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There’s a line of thought in advertising something like this: some work wins awards, and others sell products.

The wisdom in that sentiment is pretty clear.

Advertising creatives sometimes get lost in the quest for “art” in their work. By that, I mean the focus often blurs between what is appealing to the artistic sensibilities of other creatives and what messages resonate with the desired audience.

After all, isn’t that what clients are paying us to do?

I could go on for days (ask my colleagues) about the self-aggrandizing nature of the advertising business.

I’ve preached endless sermons (again, consult my partners) about the self-congratulatory awards banquets creatives flock to so that they can dislocate their joints, patting themselves on the back.

And this is all well, and good.

There are some brilliant creative minds in the industry that fashion arrestingly pretty, outside-the-box work that demonstrates humbling aptitude with the tools of the trade.

But for me, it always comes back to one elementary question…

Did it sell?

How much product did that Addy winner move? How many new customers engaged with that brand?

Did it move the year-over-year sales needle?

You don’t see many award shows for ads that increase year-over-year sales.

Let’s face it.

We live in a data-dominated world. Marketers now have access to reams of information about prospect behavior, trends, and segments. I suppose it can seem daunting to have to study and digest this bounty of information.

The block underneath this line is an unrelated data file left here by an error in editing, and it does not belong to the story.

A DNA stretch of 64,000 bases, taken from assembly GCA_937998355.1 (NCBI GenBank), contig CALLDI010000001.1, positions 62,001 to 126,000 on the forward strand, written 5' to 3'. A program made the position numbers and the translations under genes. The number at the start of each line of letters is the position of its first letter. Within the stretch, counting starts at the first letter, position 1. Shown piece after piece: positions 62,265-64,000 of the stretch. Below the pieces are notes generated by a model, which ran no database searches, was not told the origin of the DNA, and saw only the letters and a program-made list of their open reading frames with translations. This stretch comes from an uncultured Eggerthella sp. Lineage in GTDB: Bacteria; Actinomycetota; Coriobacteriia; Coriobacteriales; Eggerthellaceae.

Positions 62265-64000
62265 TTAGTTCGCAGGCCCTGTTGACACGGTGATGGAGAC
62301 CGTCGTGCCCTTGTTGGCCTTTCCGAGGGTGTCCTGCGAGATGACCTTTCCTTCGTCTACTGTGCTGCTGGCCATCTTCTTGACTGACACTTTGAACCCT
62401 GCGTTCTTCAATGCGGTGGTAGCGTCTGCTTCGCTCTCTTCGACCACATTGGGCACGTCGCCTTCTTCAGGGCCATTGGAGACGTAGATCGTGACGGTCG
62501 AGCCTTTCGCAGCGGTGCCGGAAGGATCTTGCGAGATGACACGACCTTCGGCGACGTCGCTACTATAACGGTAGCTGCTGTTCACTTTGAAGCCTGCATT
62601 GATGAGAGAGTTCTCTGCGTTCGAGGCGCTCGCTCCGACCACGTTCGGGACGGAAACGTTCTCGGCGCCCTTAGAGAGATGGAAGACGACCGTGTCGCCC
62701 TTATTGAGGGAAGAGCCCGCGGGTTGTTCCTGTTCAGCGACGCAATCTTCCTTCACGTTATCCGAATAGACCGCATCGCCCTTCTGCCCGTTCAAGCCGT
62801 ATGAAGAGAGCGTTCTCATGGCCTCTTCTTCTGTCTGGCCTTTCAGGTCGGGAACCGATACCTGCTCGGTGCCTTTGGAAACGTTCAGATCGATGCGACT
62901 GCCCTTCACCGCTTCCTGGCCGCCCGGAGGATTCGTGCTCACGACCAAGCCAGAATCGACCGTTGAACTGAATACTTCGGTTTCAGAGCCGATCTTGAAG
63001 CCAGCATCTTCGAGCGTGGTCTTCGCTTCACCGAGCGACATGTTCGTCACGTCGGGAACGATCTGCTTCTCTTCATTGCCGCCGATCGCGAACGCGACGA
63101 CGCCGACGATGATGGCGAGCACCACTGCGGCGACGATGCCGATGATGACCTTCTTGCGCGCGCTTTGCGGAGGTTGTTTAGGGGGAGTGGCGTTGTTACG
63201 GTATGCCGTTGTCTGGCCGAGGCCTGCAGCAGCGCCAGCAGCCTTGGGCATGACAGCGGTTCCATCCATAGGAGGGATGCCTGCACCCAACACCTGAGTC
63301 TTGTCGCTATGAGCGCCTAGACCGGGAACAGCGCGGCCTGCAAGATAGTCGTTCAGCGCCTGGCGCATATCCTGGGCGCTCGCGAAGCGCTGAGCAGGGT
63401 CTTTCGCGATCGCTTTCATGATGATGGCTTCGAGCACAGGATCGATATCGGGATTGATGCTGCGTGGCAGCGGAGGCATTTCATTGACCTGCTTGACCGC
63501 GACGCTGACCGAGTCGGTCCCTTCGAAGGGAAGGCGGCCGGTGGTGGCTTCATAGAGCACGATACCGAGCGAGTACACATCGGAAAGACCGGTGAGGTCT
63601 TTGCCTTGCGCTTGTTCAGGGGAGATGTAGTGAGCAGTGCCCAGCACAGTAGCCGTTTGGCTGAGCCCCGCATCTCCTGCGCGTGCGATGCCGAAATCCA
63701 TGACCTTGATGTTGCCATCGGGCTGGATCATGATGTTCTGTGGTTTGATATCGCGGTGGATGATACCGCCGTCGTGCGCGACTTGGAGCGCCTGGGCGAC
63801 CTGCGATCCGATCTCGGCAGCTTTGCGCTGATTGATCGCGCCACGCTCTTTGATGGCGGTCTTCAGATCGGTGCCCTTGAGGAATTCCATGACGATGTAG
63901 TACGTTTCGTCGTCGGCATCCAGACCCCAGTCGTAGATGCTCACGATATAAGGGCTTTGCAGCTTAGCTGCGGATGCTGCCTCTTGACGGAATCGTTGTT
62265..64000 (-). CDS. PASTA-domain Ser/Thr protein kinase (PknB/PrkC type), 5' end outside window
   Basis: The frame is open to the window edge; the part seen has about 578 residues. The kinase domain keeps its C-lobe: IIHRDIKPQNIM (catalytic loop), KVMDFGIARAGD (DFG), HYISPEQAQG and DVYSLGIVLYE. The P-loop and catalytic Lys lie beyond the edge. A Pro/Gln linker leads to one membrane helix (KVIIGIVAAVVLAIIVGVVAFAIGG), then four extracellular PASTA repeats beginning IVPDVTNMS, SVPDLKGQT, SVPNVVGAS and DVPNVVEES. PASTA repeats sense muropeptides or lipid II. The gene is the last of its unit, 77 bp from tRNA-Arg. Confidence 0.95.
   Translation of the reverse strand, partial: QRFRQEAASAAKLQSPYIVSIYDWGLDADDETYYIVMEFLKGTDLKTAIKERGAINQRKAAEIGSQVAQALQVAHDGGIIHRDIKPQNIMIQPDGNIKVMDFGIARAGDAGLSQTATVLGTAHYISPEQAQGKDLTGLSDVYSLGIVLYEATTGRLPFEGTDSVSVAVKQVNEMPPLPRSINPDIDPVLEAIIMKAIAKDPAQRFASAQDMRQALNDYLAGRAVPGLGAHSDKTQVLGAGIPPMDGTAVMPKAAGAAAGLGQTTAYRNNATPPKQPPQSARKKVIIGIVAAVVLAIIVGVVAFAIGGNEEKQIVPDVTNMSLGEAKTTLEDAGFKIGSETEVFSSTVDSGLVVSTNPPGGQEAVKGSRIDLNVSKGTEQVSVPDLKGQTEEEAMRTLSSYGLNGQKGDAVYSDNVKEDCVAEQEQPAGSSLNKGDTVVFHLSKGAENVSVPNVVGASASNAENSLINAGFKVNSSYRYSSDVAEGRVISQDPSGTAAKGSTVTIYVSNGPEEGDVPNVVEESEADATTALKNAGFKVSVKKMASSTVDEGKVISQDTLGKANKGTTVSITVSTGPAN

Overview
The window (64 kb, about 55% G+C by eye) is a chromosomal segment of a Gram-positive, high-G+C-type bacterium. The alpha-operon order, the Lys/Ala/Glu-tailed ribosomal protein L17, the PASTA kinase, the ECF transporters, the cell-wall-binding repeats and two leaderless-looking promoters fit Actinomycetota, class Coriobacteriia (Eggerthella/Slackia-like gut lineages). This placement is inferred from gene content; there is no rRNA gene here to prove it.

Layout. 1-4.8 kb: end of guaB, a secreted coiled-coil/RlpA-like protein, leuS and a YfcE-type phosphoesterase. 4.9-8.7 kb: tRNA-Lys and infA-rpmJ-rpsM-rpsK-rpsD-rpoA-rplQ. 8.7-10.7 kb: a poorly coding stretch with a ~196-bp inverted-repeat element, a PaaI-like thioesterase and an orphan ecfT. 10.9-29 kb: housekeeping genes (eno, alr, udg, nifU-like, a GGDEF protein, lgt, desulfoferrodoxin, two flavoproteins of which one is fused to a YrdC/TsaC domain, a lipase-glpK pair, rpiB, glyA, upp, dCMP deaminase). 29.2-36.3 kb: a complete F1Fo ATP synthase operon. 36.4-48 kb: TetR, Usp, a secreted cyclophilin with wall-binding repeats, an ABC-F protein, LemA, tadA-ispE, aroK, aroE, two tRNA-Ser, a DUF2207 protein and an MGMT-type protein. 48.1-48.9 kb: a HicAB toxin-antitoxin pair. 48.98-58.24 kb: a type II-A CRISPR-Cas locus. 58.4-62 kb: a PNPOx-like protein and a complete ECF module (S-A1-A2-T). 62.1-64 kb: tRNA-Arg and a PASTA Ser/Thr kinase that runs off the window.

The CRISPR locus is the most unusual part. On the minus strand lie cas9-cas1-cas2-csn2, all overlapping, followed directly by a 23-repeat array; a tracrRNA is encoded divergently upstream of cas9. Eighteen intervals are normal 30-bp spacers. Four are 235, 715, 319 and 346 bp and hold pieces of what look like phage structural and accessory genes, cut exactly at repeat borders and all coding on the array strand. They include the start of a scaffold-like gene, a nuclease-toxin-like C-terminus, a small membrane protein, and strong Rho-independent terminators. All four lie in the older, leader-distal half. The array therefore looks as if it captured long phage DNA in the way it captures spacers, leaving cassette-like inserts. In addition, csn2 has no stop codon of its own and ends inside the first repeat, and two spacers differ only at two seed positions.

I guess it’s sometimes easier for ad agencies to shoot for visually or aurally bombastic targets rather than digging into the data and crafting messages that provoke the viewer to act.

Put simply, for many creatives…pretty is easy.

Great advertising is much more an exercise in smart engineering than a foray into aesthetic splendor.

Can great advertising be good-looking? Of course, and it should be.

But what separates it from the pack is how well the message and aesthetics have been crafted to propel action among the intended audience.

Smart can be more difficult.

It takes chemistry, teamwork (both within agency teams and clients), and major effort to craft effective campaigns. Building effective, efficient advertising “machines” requires a laser focus on the brand’s identity and audience.

The marvel of our present age is that we have so many tools at our disposal to build genuinely effective advertising. And we can prove it.

It just requires the commitment to stay focused on the end consumer of the advertising. We are charged with crafting messages that make people get out of their chairs and act.

That’s why we exist.

We consider how your customers engage with your brand, from your brand identity to how you express that personality in your marketing. We focus on the whole picture.

We maintain a holistic view of your brand, product, and messaging that translates to traffic to your website or your brick-and-mortar storefront.

And often that is hard.

But when a client sees an increase in month-to-month sales or some other meaningful performance metric, it’s so worth the effort. Whether that adds shiny hardware to our shelves or not.

For us, there’s nothing prettier than the smiles of a happy client and their happy customers.

If you like this post, please leave a comment below or share it! If you want to read more from me, check out my posts on Building Your Brand With Original Content and Why Your Business Needs a Brand Guide.

Mitch Gregory

Author Mitch Gregory

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